Though discussed periodically by the Middleborough Selectmen, the matter was not definitely resolved until 1948. “It looks as though the status of the triangle of land on Oak street at Center street … which has been mulled over by boards of selectmen from time to time, might now be settled permanently,” reported the Middleboro Gazette in April of that year. Town Counsel, Judge L. Francis Callan, Jr., offered a report and opinion that the town as the new owner of the property was bound by the original restriction incorporated in the deed. And while the state in 1887 had limited the period of such restrictions to 30 years, the statute did not apply to restrictions which existed at the time the statute was passed, July 16, 1887. “It is apparent that the deed in question, being given in 1856, and the restriction on the use of the land being unlimited as regards time, it is my opinion that the restriction is still in force…”, opined Callan.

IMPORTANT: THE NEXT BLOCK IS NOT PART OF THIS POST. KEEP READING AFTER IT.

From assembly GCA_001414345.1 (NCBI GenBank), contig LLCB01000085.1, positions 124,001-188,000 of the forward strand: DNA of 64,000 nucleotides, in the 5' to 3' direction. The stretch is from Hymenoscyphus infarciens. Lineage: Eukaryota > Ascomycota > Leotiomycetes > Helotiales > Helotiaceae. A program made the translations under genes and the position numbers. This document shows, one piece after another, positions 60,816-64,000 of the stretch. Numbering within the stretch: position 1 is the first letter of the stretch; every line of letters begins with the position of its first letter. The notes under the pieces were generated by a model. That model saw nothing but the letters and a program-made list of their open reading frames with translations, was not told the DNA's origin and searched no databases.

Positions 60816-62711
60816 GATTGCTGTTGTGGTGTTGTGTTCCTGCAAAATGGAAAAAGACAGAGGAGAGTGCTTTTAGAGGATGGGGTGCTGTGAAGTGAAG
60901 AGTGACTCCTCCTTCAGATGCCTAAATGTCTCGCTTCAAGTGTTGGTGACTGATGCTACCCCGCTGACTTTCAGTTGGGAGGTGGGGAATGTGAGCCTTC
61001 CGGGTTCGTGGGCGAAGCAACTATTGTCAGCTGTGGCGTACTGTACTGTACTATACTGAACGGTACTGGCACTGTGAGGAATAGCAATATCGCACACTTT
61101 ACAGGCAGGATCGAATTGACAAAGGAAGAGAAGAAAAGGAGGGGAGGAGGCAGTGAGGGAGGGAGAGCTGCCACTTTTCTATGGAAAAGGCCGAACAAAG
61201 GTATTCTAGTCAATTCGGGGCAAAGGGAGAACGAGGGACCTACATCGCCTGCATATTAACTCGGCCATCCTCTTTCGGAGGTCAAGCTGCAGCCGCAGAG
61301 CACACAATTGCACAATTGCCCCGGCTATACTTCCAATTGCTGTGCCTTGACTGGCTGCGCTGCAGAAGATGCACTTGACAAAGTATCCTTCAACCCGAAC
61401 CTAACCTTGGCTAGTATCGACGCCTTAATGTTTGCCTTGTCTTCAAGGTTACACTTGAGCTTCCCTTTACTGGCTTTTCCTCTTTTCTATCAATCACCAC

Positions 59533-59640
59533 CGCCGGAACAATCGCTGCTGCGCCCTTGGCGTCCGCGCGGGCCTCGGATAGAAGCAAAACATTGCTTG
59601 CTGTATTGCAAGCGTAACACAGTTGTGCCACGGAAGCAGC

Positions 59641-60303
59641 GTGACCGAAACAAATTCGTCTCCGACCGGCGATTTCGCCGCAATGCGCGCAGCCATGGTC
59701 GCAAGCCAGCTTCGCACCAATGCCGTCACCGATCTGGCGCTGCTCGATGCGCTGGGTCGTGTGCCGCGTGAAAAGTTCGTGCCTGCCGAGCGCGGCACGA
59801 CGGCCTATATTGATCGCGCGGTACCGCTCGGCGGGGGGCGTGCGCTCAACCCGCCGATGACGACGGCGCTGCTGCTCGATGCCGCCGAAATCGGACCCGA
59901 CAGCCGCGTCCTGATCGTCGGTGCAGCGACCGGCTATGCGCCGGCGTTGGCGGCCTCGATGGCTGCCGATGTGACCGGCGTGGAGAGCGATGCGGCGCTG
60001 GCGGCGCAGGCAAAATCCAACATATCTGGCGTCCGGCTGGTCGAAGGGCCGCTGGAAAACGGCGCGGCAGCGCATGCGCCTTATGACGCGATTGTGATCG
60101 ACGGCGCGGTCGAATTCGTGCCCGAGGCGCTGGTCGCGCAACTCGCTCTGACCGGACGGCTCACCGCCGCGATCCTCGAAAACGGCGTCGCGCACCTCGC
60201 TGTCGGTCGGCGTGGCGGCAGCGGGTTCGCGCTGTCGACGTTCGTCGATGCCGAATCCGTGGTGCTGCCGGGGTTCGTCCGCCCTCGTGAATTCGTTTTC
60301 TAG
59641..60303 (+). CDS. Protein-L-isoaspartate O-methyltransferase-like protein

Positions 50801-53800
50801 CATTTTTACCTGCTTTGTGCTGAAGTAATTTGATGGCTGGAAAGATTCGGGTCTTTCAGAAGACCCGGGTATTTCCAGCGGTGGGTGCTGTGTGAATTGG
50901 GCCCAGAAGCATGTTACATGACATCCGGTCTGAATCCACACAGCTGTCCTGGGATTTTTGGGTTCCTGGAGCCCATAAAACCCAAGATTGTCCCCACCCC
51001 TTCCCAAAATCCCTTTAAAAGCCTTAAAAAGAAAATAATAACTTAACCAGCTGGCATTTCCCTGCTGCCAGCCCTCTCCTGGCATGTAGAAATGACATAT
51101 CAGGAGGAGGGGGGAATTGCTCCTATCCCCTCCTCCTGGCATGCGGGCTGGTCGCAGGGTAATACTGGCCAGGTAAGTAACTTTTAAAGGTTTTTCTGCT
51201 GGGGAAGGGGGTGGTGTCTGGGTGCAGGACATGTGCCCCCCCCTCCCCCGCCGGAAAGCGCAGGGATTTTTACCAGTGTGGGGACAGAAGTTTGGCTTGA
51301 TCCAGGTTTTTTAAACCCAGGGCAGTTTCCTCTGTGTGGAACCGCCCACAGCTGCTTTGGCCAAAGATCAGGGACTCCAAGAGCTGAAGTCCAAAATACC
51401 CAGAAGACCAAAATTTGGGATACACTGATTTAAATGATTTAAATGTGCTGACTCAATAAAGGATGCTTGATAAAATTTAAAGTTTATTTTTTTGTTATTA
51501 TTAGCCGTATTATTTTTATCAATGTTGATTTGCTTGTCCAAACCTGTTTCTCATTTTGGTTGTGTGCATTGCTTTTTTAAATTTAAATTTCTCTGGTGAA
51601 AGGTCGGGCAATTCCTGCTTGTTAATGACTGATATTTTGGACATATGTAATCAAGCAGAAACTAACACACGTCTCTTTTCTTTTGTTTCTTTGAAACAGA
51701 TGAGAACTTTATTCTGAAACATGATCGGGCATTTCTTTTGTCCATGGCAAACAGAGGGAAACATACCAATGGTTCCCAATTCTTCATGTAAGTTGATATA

Since 1948, the parcel has been limited to “highway use” and has continued to be used for parking.

For a view of the park, including the "maple trees growing at its edges", click here.  The house behind the trees is "The Maples".  Oak Street is just out of view at the far right.

Brockton Enterprise, “Middleboro Land Bought By ’22 Neighbors’ is a Problem”, September 15, 1942, and “Ruling on Plot Title”, April 14, 1948.
Middleboro Gazette, “’Triangle’ Can Be Used Only for Highway”, April 16, 1948.
Old Colony Memorial, “The Old Colony”, May 28, 1869, page 2.
Plymouth County Registry of Deeds, 1247:149.


Anonymous said...

Hi Mike,

Very interesting post. I live at the Doane house and had always wondered about that parcel. I would love to see it turned back to park land.

Dan D.